Judge Blocks Con Edison from Evicting Park51 Community Center
LOWER MANHATTAN — Con Edison cannot evict the Park51 mosque and community center over a rent dispute, a judge ruled last week.
The utility company and the developers of the hotly debated Islamic center are locked in a legal battle over nearly $2 million in back rent for 51 Park Pl., a building Con Edison owns and leases to Park51.
While that dispute makes its way through the courts, Manhattan Justice Richard Braun ruled Fri., Nov. 25, that Con Edison cannot move forward with evicting Park51, according to court documents, first reported by the New York Law Journal.
Braun also ruled that Park51 must begin paying $25,875 per month in rent, which is less than Con Ed hoped but more than the $12,000 per month Park51 is currently paying, according to documents.
"This is another step in the legal process," Con Edison said in a statement to DNAinfo Tuesday.
"We are pleased that the court has increased the monthly payment the tenant must make and will address questions as the case continues."
Braun's decision means that, for now, Park51 will at least be able to hold onto 51 Park Pl., the former Burlington Coat Factory building, which the Islamic center developers hope to tear down to build a $100 million mosque and cultural facility.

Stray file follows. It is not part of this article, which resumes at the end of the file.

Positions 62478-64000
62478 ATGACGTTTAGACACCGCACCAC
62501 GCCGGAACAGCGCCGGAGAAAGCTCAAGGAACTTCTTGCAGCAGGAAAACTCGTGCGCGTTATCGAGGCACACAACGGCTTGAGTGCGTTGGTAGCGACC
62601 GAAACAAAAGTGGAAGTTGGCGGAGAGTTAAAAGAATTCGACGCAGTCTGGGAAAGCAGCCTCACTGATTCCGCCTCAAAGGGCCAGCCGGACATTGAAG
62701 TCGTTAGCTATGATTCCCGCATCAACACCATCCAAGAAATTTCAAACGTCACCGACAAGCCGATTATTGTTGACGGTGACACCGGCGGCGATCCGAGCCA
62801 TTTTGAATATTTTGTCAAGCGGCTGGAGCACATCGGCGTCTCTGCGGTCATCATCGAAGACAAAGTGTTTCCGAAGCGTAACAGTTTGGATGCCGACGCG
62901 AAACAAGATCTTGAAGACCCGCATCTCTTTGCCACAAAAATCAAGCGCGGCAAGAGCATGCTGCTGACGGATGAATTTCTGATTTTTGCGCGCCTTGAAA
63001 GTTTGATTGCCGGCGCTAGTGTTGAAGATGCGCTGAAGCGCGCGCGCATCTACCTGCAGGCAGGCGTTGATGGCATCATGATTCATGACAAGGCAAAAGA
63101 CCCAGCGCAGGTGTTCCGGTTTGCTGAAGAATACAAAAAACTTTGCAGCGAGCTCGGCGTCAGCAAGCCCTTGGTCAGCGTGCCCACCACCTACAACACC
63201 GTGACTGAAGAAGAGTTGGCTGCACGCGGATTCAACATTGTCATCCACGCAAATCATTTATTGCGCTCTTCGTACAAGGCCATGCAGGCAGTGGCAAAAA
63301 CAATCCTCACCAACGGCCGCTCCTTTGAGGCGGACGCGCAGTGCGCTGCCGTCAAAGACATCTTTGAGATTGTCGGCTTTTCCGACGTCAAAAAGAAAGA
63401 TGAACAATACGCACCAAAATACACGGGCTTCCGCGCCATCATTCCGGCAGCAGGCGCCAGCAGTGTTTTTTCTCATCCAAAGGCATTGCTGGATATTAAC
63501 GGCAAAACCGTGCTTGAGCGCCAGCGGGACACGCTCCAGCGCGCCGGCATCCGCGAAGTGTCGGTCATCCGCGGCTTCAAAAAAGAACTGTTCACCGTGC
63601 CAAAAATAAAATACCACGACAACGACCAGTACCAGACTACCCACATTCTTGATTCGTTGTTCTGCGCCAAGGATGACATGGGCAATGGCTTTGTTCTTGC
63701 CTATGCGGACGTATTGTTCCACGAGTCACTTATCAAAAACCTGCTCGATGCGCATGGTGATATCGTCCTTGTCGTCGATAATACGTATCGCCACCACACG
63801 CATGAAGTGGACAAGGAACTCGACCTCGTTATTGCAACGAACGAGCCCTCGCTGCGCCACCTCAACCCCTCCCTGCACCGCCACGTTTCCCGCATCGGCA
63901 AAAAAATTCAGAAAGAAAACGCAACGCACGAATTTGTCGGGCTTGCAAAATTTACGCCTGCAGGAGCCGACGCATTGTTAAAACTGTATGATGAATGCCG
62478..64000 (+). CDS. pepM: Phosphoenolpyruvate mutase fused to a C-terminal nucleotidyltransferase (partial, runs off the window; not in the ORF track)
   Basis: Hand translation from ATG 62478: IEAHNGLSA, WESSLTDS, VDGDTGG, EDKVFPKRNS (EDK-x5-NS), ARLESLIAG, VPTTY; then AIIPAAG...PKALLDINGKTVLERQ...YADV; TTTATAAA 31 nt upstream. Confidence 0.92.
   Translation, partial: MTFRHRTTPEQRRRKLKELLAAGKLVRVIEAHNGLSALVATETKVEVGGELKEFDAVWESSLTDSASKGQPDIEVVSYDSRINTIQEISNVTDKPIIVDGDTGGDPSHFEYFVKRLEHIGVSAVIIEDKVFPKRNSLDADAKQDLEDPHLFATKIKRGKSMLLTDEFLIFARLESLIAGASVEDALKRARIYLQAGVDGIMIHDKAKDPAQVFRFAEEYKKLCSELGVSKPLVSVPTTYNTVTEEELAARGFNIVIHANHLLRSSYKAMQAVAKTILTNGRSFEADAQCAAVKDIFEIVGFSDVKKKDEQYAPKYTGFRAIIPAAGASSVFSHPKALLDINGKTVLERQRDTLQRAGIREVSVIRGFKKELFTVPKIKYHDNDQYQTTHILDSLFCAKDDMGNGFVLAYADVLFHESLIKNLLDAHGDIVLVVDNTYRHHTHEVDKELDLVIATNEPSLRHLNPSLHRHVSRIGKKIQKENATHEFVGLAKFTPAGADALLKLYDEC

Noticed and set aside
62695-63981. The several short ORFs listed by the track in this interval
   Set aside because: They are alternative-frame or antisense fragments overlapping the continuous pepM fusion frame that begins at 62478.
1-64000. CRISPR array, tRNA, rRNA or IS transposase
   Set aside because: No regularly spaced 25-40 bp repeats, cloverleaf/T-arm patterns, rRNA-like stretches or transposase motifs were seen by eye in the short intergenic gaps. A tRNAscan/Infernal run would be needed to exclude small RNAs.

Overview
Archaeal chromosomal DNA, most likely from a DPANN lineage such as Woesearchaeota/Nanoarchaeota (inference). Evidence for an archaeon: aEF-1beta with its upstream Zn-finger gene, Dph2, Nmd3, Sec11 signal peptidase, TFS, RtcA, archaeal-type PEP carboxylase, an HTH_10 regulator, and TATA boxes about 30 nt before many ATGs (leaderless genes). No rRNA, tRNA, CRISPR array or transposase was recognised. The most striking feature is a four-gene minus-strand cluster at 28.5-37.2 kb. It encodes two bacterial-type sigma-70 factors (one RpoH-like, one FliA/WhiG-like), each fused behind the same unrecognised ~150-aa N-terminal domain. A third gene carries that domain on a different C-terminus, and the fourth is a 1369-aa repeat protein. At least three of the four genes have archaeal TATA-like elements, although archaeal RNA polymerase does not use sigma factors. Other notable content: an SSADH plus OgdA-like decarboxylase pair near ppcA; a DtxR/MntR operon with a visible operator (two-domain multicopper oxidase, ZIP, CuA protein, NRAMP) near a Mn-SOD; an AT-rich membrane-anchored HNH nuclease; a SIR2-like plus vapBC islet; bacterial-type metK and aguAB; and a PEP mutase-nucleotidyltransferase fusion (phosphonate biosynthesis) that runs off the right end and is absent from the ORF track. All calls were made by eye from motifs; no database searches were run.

Park51 is already offering Muslim services and community programs in an adjacent building at 45 Park Place, which Park51 owns.
The rent dispute at 51 Park Place dates back to August 2008, when the Park51 developers renewed their lease for the building with Con Edison, according to court documents.
Park51 and Con Ed could not agree on the rent, so they brought in a third-party appraiser, who valued the property at $10.35 million, according to documents.
Based on that, Con Edison set a monthly rent of more than $47,437, which was more than 17 times what Park51 had been paying. At that rate, Park51 owed more than $1.7 million in back rent by the fall of 2011, which is when Con Edison moved to evict the center.
But Park51's lawyers argued that the rent Con Ed set was too high and should have been just $25,875 per month, according to court papers. That is the amount that Park51 must begin paying now, Justice Braun ruled last week.
Even if Park51 ultimately loses the case and owes Con Ed millions of dollars, Sharif El-Gamal, the chief developer behind Park51, has said he would be able to pay up, because he could take out a mortgage on 45 Park Place next-door, Braun wrote in his decision.
Braun also noted that lawyers for Park51 argued that Con Edison's eviction attempt may be tied to all the publicity the project received last year, when it generated a major controversy around the ninth anniversary of 9/11.
"Plaintiff speculates as to whether defendant [Con Edison] may be bowing to unspecified political pressure," Braun wrote in his decision, without expressing his own opinion.
In reply, Con Ed released a statement saying, "We have been among the many parties that have defended the tenant’s right to buy the property and develop it."
Park51 did not immediately respond to requests for comment Tuesday.